“I wish for a world that views disability, mental or physical, not as a hindrance but as unique attributes that can be seen as powerful assets if given the right opportunities”― Oliver Sacks
As a teacher and an e-learning evangelist, I don’t always pay enough attention to accessibility for students. Of course, my University has a team of professionals to help students who need accommodation to help them learn. But how about the rest of us as we age and those with physical limitations who are not associated with a team who can help them with the skills of daily living? According to the United Nations by 2050, 68% of the global population will live in cities, of which at least 15% will be people with disabilities.
In this issue, I share how technology is helping more and more people with special needs navigate the challenges of living their life. Learn about habitats for those with special needs and robotic tech to empower those with motor impairment.
Smart Habitats for People With Special Needs
Technology is enabling the creation of smart living environments for people with permanent health issues and other special needs.
What does an ideal smart habitat look [like]? It is a place that incorporates technology to make city life more accessible and efficient, without feeling like technology is present. Imagine shopping malls and retail stores, schools, corporate offices, medical buildings and more being all fully accessible through mobile applications, voice commands, and mandatory automatic doors.
Good News: Smart habitats are appearing now in Tokyo, Reykjavík, Singapore, Amsterdam, and Los Angeles where technology-powered smart city solutions make traffic more accessible. Google is adding wheelchair accessibility navigation to its accessible-transit map in major metro areas: London, New York, Tokyo, Mexico City, Boston, and Sydney. Amazing solutions are available now for autism-friendly accommodations in California and dementia-villages in France — designed to provide safe environments while maximizing freedom of movement.
Robot ‘Eyes’ Aid People with Profound Motor Impairments
Advances in AI, miniaturization of electronics and machine vision are giving robots the power and intelligence to liberate those with physical limitations.
“Our results suggest that people with profound motor deficits can improve their quality of life using robotic body surrogates,” says first author Phillip Grice, a recent doctoral graduate of the Georgia Institute of Technology. “We have taken the first step toward making it possible for someone to purchase an appropriate type of robot, have it in their home, and derive real benefit from it.”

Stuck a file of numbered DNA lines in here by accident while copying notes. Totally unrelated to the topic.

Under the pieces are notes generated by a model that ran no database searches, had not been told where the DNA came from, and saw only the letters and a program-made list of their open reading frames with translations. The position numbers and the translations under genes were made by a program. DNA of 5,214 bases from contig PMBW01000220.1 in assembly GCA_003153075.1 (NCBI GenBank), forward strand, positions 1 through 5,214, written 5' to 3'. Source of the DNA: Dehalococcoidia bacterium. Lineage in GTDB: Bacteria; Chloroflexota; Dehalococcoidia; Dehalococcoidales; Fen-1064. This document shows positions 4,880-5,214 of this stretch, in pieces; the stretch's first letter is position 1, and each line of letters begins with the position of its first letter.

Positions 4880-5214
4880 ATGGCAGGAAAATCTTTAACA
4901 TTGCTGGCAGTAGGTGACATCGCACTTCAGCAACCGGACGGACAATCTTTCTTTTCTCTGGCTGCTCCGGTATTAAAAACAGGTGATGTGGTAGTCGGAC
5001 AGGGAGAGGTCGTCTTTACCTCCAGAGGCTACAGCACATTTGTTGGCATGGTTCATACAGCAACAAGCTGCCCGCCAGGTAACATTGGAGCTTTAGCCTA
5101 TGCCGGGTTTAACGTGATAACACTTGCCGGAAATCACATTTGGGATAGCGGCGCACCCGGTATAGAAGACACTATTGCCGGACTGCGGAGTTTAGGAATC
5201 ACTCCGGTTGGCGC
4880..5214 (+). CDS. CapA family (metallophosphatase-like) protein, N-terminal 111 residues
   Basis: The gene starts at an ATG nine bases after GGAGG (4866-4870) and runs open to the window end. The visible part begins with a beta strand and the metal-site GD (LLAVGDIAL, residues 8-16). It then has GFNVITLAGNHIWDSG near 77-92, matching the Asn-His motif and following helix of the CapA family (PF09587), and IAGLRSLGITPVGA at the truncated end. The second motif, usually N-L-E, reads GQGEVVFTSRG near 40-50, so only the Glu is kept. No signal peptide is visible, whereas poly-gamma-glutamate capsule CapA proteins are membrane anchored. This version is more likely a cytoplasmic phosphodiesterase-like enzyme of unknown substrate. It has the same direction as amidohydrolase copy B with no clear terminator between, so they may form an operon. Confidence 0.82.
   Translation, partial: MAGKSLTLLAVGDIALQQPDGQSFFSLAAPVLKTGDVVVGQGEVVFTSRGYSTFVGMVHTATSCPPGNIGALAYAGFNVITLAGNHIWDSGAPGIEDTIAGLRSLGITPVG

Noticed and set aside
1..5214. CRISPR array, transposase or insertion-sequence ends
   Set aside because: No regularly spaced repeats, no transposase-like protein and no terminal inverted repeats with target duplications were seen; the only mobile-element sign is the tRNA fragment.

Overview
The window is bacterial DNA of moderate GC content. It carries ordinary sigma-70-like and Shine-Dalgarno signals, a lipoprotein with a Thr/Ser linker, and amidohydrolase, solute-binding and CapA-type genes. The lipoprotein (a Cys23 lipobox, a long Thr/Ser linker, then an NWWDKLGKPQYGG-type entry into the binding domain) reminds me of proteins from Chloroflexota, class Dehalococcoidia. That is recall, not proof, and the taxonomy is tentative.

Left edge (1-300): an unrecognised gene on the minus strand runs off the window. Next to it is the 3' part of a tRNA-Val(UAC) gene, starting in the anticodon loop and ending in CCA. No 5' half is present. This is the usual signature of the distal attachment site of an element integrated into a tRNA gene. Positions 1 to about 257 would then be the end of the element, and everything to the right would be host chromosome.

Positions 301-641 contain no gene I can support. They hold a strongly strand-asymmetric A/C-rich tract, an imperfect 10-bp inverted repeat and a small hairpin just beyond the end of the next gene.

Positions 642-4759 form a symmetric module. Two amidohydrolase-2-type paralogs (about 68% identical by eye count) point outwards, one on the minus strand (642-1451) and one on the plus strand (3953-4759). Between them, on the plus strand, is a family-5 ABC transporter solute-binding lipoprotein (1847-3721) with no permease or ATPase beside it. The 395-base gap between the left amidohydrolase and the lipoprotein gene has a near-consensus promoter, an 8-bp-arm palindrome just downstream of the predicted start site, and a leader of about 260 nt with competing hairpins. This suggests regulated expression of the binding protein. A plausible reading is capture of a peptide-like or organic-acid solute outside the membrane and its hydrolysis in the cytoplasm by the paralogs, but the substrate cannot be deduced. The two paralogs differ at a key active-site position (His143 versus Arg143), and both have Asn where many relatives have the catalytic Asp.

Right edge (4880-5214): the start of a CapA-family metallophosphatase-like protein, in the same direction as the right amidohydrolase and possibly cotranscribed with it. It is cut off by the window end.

Good News: Although the abilities of the current robots are limited, improved assistive robotic solutions and lower cost units are coming. Because of very clever user interfaces, individuals with a wide range of physical impairments will be empowered to live life more fully.
Eye-Control for the Television
The story above was about how robotic eyes can help those in need. Here is a story about how technology has enabled those with severe physical limitation to use their own eyes to command their “robots” to control television.
X1 eye control is free and uses a web page remote control that works seamlessly with existing eye gaze hardware and software, Sip-and-Puff switches and other assistive technologies. … [E]ach time the customer gazes at a button, the web-based remote sends the corresponding command to the television. … Customers can [also] use their gaze to type out voice commands like “watch NBC” or “action movies.”
Good News: TV and media access is an important part of life for most people, especially those with limited mobility. This free eye gaze system is available now to give access and independence to persons with disabilities.
In the U.S., more than 48 million people live with physical disabilities, making everyday tasks much more difficult. Fortunately, technology is helping to improve the capability of people with unique attributes to live a fuller, more independent life. Maybe old age won’t be as lonely and limiting as we imagined.